Cucumber Production in Greenhouses Varieties HGA-00434

Cucumber Production
in Greenhouses
There are two major types of cucumbers that can be
grown in the greenhouse for both home and commercial production. The most popular are the long, seedless varieties often referred to as European, Japanese or
English. The older, traditional varieties have seeds and
white spines.
Seedless varieties have parthenocarpic fruit, or fruit that
do not develop seed. A major benefit of these varieties
is they do not require pollination. The skin is smooth
and often has longitudinal ridges. Fruit are long, ranging
from 12 to 24 inches when ready for harvest.
Seeded varieties require pollination to form fruit. They
produce both male and female flowers; pollen from the
male flowers must be transferred to female flowers. Outdoors under good weather conditions, insects typically
do an adequate job of pollinating. In the greenhouse,
however, it is the grower’s responsibility to transfer pollen. When cucumbers are not properly pollinated, the
fruit will be misshapen and poorly developed, especially
on the blossom end of the fruit.
Cucumbers are very sensitive to imbalances or changes
in growing conditions. Growers should carefully monitor fertilizer salts, light, air temperature, humidity, carbon dioxide and moisture. Inattention to these details
can result in decreased production and poor-quality
fruit, such as bitter-tasting cucumbers.
Sow seeds in sterile media. Members of the Cucurbitaceae (squash) family, such as cucumbers, are sensitive to
root disturbance. If planting only a few plants, sow seeds
directly in the garden or in individual pots to reduce
root disturbance during transplanting. For large-scale
production, sow in flats and use care not to damage
roots when transplanting.
The optimum germination temperature for seedless
varieties is 80° to 82°F. Germinate seeded varieties at
70° to 75°F. The seed will often come with the specific
germination temperature printed on the pack. Cover the
seeded flats with glass or plastic to reduce heat loss and
to prevent drying out. Remove the cover as soon as the
seeds have germinated and emerged. Maintain daytime
soil temperatures between 70° to 75°F and night temperature at 65°F. Keep seedlings moist.
When the cotyledons (seed leaves) have expanded,
transplant to individual 4-inch pots containing a potting
mixture with good water holding capacity and adequate
drainage. Peat, vermiculite and coconut fiber are popular
amendments added to improve water-holding capacity.
Perlite and horticulture-grade sand are commonly used
to improve drainage.
Begin fertilizing three days after transplanting or when
true leaves have emerged. Plants should be watered
frequently with a fertilizer solution. A minimum of 14
hours of direct light is required for developing seedlings.
Planting in the Greenhouse
In two to three weeks after seeding the plants will be
ready to transplant into their permanent location in the
greenhouse. Prior to planting, moisten the media with
warm water. Plant one seedless cucumber plant per 10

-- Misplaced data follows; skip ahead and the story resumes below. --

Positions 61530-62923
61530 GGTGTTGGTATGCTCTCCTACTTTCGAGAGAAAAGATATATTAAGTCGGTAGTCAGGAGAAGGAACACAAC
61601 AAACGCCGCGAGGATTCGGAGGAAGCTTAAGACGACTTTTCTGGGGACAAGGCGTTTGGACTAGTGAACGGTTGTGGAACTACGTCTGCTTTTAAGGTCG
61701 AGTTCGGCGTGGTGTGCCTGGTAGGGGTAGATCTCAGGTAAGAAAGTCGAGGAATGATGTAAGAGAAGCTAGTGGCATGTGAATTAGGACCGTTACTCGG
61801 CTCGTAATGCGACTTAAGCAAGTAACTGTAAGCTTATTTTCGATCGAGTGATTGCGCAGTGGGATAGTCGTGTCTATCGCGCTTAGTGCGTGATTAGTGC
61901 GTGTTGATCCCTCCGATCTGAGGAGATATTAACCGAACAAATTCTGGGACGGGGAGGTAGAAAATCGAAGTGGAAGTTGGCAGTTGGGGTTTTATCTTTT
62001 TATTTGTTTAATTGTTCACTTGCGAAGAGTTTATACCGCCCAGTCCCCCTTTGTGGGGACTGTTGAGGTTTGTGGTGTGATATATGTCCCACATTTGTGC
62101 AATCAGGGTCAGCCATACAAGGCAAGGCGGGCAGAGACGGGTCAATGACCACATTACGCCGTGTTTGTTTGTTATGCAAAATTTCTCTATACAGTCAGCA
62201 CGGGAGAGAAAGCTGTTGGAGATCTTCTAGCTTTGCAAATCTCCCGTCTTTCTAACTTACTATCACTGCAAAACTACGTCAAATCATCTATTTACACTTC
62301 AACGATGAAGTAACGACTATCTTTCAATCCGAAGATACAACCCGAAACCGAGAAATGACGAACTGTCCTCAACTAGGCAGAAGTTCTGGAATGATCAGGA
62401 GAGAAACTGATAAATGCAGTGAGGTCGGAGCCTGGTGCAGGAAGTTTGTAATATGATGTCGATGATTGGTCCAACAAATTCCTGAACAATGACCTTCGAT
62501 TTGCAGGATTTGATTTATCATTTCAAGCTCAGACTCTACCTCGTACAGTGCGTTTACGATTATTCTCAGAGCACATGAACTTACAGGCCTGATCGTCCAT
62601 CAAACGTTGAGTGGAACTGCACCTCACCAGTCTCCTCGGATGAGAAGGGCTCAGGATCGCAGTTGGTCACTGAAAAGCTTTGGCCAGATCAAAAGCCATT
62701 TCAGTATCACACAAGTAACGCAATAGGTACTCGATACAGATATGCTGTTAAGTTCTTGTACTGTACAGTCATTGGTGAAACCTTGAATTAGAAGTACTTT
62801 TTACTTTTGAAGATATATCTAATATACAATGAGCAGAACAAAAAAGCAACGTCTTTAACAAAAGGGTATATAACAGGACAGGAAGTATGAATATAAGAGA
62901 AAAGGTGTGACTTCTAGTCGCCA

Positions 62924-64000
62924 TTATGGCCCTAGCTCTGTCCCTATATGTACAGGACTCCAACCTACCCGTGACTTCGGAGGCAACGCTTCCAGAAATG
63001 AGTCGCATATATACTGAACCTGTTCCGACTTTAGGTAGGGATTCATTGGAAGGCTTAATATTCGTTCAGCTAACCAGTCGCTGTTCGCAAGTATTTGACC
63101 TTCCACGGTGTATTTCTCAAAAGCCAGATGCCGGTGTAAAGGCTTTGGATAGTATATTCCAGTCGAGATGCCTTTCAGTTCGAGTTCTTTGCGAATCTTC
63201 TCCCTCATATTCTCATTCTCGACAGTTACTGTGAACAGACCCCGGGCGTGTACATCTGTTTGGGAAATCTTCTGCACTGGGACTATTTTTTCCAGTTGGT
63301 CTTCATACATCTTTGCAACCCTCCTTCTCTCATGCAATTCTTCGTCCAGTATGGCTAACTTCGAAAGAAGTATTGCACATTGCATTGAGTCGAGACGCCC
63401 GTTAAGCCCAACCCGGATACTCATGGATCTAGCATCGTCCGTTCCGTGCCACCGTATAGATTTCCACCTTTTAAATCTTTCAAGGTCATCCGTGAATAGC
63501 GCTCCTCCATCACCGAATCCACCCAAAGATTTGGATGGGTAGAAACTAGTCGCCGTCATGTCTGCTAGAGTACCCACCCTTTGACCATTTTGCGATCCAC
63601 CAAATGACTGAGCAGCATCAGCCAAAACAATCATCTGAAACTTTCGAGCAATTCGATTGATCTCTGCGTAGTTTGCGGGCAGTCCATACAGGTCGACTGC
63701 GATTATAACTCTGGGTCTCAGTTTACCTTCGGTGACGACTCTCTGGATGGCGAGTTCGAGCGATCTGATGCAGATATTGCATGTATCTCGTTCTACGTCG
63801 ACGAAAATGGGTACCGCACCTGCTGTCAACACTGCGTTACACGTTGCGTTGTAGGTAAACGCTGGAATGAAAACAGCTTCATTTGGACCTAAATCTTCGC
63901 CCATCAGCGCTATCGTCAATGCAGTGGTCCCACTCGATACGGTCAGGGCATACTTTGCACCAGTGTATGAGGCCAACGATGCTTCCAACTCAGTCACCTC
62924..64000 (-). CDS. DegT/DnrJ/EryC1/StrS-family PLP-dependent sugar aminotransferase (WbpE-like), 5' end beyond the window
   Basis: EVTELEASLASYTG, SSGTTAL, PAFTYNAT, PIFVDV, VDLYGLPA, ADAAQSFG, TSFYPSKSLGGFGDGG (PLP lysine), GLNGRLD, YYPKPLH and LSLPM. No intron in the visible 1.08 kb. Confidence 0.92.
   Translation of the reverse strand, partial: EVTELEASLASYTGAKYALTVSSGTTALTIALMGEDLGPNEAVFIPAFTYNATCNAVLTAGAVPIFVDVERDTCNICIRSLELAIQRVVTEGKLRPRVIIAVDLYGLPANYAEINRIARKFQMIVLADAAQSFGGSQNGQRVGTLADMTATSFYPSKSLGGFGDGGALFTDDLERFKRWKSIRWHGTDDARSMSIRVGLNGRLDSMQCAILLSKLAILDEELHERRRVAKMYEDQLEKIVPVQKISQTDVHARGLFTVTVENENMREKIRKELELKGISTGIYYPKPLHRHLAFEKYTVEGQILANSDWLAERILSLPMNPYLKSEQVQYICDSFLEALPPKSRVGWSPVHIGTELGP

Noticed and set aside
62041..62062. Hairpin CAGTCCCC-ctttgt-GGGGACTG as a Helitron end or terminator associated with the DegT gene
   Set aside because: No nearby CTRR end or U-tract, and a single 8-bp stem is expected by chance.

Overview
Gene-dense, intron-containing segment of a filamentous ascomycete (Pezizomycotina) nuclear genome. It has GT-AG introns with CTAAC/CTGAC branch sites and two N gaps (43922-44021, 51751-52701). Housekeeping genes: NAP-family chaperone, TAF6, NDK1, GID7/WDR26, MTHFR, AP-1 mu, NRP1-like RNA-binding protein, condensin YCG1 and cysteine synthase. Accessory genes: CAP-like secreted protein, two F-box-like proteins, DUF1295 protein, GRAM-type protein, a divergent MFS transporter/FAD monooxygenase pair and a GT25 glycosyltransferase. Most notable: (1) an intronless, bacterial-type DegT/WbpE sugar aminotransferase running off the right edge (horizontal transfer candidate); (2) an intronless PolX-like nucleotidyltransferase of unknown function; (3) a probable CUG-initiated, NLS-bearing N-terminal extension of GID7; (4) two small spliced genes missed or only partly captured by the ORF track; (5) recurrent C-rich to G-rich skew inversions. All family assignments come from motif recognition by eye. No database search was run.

square feet. Allows 5 square feet of bed space for each
seeded cucumber plant. This will insure good air circulation and adequate light for fruit production.
Most commercial producers will want to mix their own
fertilizer tailored to specific crop requirements and
water analysis. Water can vary in pH, calcium, sodium
and micronutrient levels and should be tested to determine fertilizer formulations. If the water is alkaline
(high pH level), phosphoric acid may added as a source
of phosphorous and to adjust the pH down.
Basic Feeding Formula
Formulas A. potassium chloride (0-0-62)
magnesium sulphate
phosphate (21-53-0) calcium nitrate (15.5-0-0)
200 K
25 Mg
36 P
33 N
135 N
148 Ca
B. potassium chloride (0-0-62)
potassium nitrate (13-0-44)
magnesium sulfate
monopotassium phosphate (0-53-34)
calcium nitrate (15.5-0-0)
80 K
30 N
84 K
25 Mg
36 P
140 N
Minor elements for
both formulas iron chelate (10% Fe)
manganese sulphate
(28% Mn)
boron (20.5% B)
zinc sulphate (36% Zn)
copper sulphate (25% Cu)
molybdenum (54% Mo)
oz/100 gal
Pruning, Thinning and Training
Branches, leaves, flowers and fruit should be pruned to
maintain a proper balance between the vegetative and
reproductive growth to maximize production. Proper
training increases the plant’s ability to access the sunlight needed for growth. Too dense a canopy of leaves
will shade fruits from sunlight, causing them to be pale.
Flower production depends on the amount of branch
growth and the number of leaf axils. Removing fruit
stimulates vegetative growth.
When too many fruits set at any one time, a large
proportion may abort ­— or experience what is often called fruit drop — due to insufficient nutrients.
Likewise, when a heavy load of fruit sets, many will be
malformed or poorly colored. Fruit loads should be
thinned to one fruit per leaf axil.
Concentration gms/100 gal
Mn B
3.78 g
0.4 g
1.3 g
105.0 mg
45.0 mg
35.0 mg
Cucumbers are often trained on a string or wire system.
The umbrella system, which is best used for seedless varieties, is straightforward and not too demanding in labor.
Seeded cucumber varieties perform best with the tree
trellis system (see diagrams and instructions on page 3).
Basic fertilizer formulas: Formula A may require the addition
of sulfuric or phosphoric acid to lower pH of the fertilizer
solution. A milky precipitate after tank mixing indicates the
need for pH adjustment.
Pollination is the process of transferring pollen from
male to female flowers. Seeded cucumbers are monecious, meaning that they have both male and female
flowers on the same plant. While both sexes of flower
have the same size yellow petals, they are physically different. Male flowers are attached to the stem by a thin
stalk and contain the stamen. Female flowers are identified by the small, spiny, immature cucumber between the